WRAPUP 1-Cautious investors lift stocks slightly-Reuters poll
LONDON Feb 26 (Reuters) - Investors slightly increased their exposure to stocks in February, preparing for a gradual rebound, but still maintained a deep risk aversion because of the declining world economy, Reuter polls showed on Thursday.
Surveys of 48 leading fund management firms in the United States, Japan, continental Europe and Britain showed average equity holdings at 54.3 percent in February, up from 54.1 percent a month earlier but well below the 59.6 percent long-term average.
Bond holdings dropped to 35.6 percent from 35.9 percent and cash slipped to 5.7 percent from 5.8 percent.
Caution, however, remained the watchword. Three-quarters of U.S. respondents, for example, did not change their allocations at all. In Europe, meanwhile, cash holdings were twice the long-term average.
The surveys were conducted when world stocks as measured by MSCI .MIWD00000PUS were falling to fresh 6-year lows as investors worried about both the declining world economy and the still precarious state of the global financial system.
The fact that risk aversion did not get worse during the month, however, may reflect a belief that the future will be brighter and that stocks in particular will offer bargains.
"Both U.S. and Japanese share prices could test new lows," said Tokio Marine Asset Management senior fund manager Kenichi Kubo. "But in that case, gradually increasing stock allocations would be a good strategy."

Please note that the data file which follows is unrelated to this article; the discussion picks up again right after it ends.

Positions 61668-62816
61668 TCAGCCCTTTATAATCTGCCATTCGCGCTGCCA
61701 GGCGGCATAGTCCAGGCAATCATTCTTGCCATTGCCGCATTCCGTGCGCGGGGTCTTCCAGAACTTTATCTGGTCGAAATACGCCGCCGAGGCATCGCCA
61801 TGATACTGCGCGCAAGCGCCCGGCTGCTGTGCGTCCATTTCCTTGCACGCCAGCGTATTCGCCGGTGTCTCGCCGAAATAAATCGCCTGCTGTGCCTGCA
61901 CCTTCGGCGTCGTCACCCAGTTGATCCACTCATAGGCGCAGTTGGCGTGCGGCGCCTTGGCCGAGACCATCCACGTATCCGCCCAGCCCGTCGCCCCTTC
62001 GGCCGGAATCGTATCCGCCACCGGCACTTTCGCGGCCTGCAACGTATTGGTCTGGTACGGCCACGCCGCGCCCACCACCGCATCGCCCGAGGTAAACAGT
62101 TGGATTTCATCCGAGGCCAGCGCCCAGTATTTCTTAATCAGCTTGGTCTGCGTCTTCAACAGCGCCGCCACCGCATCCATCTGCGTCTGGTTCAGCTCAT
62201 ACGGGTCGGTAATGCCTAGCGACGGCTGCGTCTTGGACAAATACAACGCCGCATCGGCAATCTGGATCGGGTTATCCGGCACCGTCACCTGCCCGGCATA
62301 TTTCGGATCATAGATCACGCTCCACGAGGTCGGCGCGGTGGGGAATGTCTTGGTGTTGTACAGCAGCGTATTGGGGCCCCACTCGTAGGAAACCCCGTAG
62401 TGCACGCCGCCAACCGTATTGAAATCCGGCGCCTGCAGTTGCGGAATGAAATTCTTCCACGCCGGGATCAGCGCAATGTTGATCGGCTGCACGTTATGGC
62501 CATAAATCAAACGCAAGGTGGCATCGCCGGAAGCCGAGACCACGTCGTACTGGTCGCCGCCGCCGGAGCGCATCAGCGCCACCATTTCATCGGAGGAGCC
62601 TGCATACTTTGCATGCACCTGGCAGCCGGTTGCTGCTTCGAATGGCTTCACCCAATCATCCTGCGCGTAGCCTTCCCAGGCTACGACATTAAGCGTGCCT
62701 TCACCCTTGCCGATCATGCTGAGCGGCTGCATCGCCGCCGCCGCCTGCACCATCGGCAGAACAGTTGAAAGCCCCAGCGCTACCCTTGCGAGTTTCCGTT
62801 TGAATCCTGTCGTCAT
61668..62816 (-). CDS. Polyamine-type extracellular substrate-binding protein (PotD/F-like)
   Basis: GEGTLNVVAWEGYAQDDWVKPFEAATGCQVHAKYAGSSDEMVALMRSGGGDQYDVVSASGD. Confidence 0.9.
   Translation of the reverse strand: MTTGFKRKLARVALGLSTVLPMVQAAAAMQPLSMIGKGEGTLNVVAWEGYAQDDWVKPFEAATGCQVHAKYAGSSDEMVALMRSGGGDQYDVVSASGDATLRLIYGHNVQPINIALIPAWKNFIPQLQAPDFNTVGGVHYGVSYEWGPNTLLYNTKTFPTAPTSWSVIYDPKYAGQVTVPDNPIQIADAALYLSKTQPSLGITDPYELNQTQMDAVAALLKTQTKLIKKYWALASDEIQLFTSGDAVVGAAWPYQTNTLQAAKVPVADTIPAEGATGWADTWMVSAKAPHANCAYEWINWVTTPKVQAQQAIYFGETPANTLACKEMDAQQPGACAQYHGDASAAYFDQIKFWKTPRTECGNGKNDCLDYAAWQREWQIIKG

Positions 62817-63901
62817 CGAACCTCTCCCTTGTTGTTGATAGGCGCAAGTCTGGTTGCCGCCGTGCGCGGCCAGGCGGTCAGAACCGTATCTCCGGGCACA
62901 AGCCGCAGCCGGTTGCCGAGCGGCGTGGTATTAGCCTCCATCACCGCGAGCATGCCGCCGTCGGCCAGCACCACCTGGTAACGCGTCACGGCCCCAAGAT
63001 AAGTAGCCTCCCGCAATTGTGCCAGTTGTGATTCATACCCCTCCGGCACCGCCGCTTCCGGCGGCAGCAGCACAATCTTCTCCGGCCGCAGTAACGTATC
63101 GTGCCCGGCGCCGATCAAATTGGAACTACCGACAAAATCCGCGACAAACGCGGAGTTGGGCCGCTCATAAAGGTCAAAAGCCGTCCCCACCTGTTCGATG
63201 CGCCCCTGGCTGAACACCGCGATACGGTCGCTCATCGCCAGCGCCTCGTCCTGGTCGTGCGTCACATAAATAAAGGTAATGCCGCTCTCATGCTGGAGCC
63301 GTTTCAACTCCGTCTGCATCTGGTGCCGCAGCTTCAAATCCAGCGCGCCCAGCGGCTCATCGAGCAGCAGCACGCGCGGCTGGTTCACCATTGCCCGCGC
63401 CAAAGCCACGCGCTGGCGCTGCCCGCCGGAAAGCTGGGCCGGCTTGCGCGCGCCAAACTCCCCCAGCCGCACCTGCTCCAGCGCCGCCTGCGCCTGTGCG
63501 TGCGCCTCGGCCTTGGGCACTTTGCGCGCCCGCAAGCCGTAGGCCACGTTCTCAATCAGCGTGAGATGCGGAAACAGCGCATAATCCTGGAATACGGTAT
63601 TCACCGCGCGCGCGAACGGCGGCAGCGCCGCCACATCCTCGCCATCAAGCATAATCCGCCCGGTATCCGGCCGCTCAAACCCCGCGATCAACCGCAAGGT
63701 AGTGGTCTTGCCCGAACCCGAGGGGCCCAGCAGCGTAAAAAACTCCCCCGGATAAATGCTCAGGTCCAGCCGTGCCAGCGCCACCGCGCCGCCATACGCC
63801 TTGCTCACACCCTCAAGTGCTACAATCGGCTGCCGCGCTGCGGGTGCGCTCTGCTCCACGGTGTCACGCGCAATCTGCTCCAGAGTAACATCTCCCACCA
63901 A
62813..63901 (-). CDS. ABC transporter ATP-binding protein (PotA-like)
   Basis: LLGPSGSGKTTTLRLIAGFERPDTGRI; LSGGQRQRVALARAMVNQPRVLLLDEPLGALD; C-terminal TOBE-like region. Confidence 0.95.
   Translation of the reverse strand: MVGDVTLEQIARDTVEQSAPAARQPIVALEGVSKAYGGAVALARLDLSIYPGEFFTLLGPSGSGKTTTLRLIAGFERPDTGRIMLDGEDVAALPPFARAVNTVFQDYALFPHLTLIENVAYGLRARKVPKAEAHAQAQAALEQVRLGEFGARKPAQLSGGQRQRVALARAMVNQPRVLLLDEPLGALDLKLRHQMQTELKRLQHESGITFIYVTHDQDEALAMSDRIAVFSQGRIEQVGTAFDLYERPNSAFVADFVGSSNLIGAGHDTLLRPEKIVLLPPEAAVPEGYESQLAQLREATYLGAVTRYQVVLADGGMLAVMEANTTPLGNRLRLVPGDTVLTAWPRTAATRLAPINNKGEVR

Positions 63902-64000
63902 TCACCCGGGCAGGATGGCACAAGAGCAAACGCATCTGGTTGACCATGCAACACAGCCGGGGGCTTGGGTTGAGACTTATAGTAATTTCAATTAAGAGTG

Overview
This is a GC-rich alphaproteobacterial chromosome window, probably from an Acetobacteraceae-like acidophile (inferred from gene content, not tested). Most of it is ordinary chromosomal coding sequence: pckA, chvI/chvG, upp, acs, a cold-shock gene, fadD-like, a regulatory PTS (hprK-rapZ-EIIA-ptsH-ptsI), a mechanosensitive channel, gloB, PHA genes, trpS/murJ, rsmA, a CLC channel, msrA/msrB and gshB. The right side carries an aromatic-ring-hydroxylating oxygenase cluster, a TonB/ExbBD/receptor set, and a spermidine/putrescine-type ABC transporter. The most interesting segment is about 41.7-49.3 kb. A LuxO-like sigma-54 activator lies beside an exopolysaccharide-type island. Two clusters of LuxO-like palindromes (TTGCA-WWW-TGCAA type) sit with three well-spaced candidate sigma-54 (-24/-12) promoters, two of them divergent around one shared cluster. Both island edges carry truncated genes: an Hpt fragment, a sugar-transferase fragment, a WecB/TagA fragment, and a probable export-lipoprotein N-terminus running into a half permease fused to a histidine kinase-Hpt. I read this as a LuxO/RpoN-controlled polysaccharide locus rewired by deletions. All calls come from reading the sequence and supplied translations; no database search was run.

U.S. fund managers kept up a high exposure to corporate bonds and kept other allocations more or less the same.
The 13 U.S. based fund management firms surveyed held an average of 60.7 percent of their assets in equities, only a touch higher from 60.6 percent a month earlier.
Only three of the 12 respondents who participated in the January poll changed their overall allocation in February, suggesting little change in investment sentiment over the month.
Bonds were unchanged at 32.7 percent and cash up at 3.2 percent versus 3.1 percent a month earlier. [US/ASSET]
Fund managers in continental Europe lifted their cash allocations to a four-year high and took money out of stocks and bonds.
The monthly survey of 12 investment houses in the region showed cash holdings rose for a third consecutive month to 8.9 percent of portfolios -- their highest since at least April 2004. It compared with 8.5 percent in January.
Equity holdings fell to 44.2 percent from 44.8 percent in January. Bond holdings declined to 40.8 percent from 40.9 percent. [EUR/ASSET]
Japanese fund managers raised their global stock weightings from the previous month's 5 1/2-year low.
The average stock allocation of 12 fund managers rose to 50.7 percent from 49.8 percent in January, which was the lowest reading since May 2003.
Bond allocations ticked down to 44.8 percent in February from a decade high of 45.7 percent in January. Cash rose to 4.6 percent from 4.5 percent. [JP/ASSET]
British fund managers lifted stocks, cutting cash and bonds.
The 11 firms surveyed held an average of 61.7 percent in equities, up from 61.0 in January. Bonds were at 24.1 percent, down from 24.3 percent and cash dropped to 6.2 percent from 7.2 percent. [GB/ASSET] (Additional reporting by Jennifer Ablan in New York, Mari Terawaki and Hideyuki Sano in Tokyo, Natsuko Waki and James Molony in London, and Bangalore Polling Unit; Editing by Ruth Pitchford)
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